Heat oil in large pot over medium heat. Cook chorizo and ham for 2 to 3 minutes. Place onion in pot and cook until tender. Stir in garlic and cook until tender. Mix in sweet potatoes, bell pepper, tomatoes with juice, chile pepper, and water. Bring to boil. Reduce heat to low, cover, and simmer for 15 minutes, until sweet potatoes are tender. Stir black beans into pot and cook uncovered until heated through. Mix in mango and cilantro. Season with salt and serve.

All the Best!

Steve Victor

FATS: The Good, The Bad, and The Confusing

For many years the conventional wisdom on dietary fats was that they were all unhealthy. They were considered responsible for all kinds of diseases from cardiovascular disease to diabetes. Now after years of research that conventional wisdom has been modified. I asked Jody Victor® to tell us more.

Jody Victor®: Research has shown that not all fats are created equal. There are good fats, bad fats, not-so-bad fats and very bad fats. Here’s what I found out.


The undisputed fact is that we all need fats. Fats help nutrient absorption, nerve transmission, and cell membrane integrity. Your body needs fat in order to properly absorb and use vitamins A, D, E, K, and beta-carotene. Fat maintains and connects your nervous system, your brain’s communication center, with the rest of your body. Your brain itself is 60 percent fat. Every cell in your body needs fat: nerve cells, eye cells, brain cells, and even heart cells. Fat boosts your immune system and acts as a shield to ward off harmful germs and microbes.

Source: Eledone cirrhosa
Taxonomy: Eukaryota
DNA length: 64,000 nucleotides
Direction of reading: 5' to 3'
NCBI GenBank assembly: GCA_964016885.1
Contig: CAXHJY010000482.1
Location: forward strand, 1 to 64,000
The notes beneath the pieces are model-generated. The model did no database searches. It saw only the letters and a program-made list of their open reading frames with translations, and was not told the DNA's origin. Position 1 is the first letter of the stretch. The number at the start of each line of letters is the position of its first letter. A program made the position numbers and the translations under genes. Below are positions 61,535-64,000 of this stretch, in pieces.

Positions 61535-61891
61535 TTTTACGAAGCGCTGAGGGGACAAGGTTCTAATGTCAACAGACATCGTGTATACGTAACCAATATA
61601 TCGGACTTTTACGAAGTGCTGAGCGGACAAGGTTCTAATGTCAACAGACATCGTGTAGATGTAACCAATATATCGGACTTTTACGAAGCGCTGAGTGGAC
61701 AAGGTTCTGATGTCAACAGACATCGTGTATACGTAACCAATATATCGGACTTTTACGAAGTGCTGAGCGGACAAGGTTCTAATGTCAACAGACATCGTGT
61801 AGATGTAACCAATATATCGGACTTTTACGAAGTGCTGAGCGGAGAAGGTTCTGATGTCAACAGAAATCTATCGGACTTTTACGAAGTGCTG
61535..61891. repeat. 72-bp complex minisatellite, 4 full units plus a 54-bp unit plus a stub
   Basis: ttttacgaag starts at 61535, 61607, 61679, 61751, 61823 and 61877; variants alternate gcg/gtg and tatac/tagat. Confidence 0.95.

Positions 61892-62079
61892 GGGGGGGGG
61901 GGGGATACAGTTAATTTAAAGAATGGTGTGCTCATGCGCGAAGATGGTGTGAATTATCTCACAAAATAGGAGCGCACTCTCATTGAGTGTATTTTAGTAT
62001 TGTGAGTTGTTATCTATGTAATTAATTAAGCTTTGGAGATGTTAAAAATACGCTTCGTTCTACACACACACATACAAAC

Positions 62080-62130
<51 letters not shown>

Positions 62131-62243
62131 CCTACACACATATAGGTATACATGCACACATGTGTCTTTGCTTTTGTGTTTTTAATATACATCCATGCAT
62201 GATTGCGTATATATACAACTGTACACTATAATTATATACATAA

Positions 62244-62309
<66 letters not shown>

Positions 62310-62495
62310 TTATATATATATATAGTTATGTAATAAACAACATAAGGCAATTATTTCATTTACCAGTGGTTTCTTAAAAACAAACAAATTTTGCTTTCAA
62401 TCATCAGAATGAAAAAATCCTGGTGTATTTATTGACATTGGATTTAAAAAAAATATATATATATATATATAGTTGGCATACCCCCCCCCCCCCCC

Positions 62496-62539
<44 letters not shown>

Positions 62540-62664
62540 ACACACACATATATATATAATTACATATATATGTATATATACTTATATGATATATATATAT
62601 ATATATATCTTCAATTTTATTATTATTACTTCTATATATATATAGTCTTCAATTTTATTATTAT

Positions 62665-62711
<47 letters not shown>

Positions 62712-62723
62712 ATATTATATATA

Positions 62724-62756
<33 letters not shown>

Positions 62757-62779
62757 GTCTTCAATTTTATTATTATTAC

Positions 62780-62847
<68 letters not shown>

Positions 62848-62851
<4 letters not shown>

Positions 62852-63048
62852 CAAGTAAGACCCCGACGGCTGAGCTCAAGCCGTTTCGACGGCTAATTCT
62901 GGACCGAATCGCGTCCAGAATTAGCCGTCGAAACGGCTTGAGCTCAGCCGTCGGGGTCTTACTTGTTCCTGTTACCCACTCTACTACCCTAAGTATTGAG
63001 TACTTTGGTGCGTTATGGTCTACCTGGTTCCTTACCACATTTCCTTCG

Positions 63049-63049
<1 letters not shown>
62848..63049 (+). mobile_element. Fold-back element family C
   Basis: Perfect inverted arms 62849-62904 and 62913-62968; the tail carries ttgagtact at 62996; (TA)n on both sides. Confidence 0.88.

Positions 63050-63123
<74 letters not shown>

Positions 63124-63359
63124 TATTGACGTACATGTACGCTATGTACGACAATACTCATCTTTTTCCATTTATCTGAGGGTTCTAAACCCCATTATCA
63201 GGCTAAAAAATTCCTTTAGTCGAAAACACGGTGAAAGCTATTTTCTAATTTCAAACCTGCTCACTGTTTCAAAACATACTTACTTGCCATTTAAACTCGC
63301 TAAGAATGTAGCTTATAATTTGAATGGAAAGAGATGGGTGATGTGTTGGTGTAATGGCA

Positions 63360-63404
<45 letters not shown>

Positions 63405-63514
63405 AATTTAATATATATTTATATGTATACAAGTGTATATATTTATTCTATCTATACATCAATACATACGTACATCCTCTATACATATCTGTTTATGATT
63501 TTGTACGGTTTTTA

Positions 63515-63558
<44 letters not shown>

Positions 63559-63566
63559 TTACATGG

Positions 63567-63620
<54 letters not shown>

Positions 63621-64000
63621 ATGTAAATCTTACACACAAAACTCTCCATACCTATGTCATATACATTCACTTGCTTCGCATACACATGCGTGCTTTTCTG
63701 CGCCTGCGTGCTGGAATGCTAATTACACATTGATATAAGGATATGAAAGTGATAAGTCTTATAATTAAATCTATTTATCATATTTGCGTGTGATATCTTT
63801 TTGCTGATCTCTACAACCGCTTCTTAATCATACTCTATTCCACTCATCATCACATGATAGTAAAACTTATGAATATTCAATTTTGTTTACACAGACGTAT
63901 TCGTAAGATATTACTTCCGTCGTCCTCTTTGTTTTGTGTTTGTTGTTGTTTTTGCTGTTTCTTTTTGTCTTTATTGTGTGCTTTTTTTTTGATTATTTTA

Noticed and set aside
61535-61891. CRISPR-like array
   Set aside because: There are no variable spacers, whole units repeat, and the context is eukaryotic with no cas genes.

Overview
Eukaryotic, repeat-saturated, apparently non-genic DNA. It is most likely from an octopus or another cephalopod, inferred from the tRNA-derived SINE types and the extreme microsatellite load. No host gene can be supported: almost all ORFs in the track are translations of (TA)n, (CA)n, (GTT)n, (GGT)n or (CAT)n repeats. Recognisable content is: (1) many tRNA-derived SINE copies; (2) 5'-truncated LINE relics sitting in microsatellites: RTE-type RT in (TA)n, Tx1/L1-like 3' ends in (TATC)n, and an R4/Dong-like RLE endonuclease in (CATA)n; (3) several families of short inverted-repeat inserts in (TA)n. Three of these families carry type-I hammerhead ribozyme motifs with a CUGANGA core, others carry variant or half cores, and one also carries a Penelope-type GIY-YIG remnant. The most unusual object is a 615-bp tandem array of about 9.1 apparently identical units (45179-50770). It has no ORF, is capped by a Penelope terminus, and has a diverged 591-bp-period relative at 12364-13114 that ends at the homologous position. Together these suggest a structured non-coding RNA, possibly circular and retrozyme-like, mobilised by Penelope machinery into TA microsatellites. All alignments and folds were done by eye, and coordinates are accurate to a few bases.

Your body can manufacture most of the fats it needs, including cholesterol, saturated fatty acids, and unsaturated fatty acids. But there are two fatty acids that can not be manufactured in your body and must be o

Steve Victor: Low-Cal Christmas Cookies

‘Tis the season to be baking and enjoying homemade Christmas cookies. It’s also the season of lowered activity. The two together can add a few pounds to your physique. I asked Jody Victor®  to give us some advice.

Jody Victor®: Here are some low calorie cookie recipes that will help reduce the guilt factor for your Christmas cookie enjoyment:

CHOCOLATE CHIP COOKIES (48 calories/Traditional 78 calories)

1 cup sifted flour

1/2 teaspoon baking soda

1/2 cup butter

4 teaspoon sugar substitute

1 egg, beaten

1/2 teaspoon vanilla